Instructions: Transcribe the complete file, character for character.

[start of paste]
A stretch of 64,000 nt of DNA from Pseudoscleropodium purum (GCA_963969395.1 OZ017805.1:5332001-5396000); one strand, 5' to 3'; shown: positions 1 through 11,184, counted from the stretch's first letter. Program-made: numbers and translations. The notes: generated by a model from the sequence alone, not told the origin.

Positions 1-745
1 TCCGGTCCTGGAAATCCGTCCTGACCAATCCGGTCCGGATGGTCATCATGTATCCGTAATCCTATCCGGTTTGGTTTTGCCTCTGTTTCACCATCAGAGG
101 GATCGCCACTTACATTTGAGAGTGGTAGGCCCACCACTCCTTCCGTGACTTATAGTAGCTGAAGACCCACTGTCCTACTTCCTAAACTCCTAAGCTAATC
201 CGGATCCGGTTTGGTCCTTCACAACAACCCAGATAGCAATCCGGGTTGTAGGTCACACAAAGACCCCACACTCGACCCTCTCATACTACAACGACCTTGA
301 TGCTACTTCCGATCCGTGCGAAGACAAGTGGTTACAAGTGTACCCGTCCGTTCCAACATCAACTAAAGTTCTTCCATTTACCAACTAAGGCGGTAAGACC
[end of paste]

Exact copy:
A stretch of 64,000 nt of DNA from Pseudoscleropodium purum (GCA_963969395.1 OZ017805.1:5332001-5396000); one strand, 5' to 3'; shown: positions 1 through 11,184, counted from the stretch's first letter. Program-made: numbers and translations. The notes: generated by a model from the sequence alone, not told the origin.

Positions 1-745
1 TCCGGTCCTGGAAATCCGTCCTGACCAATCCGGTCCGGATGGTCATCATGTATCCGTAATCCTATCCGGTTTGGTTTTGCCTCTGTTTCACCATCAGAGG
101 GATCGCCACTTACATTTGAGAGTGGTAGGCCCACCACTCCTTCCGTGACTTATAGTAGCTGAAGACCCACTGTCCTACTTCCTAAACTCCTAAGCTAATC
201 CGGATCCGGTTTGGTCCTTCACAACAACCCAGATAGCAATCCGGGTTGTAGGTCACACAAAGACCCCACACTCGACCCTCTCATACTACAACGACCTTGA
301 TGCTACTTCCGATCCGTGCGAAGACAAGTGGTTACAAGTGTACCCGTCCGTTCCAACATCAACTAAAGTTCTTCCATTTACCAACTAAGGCGGTAAGACC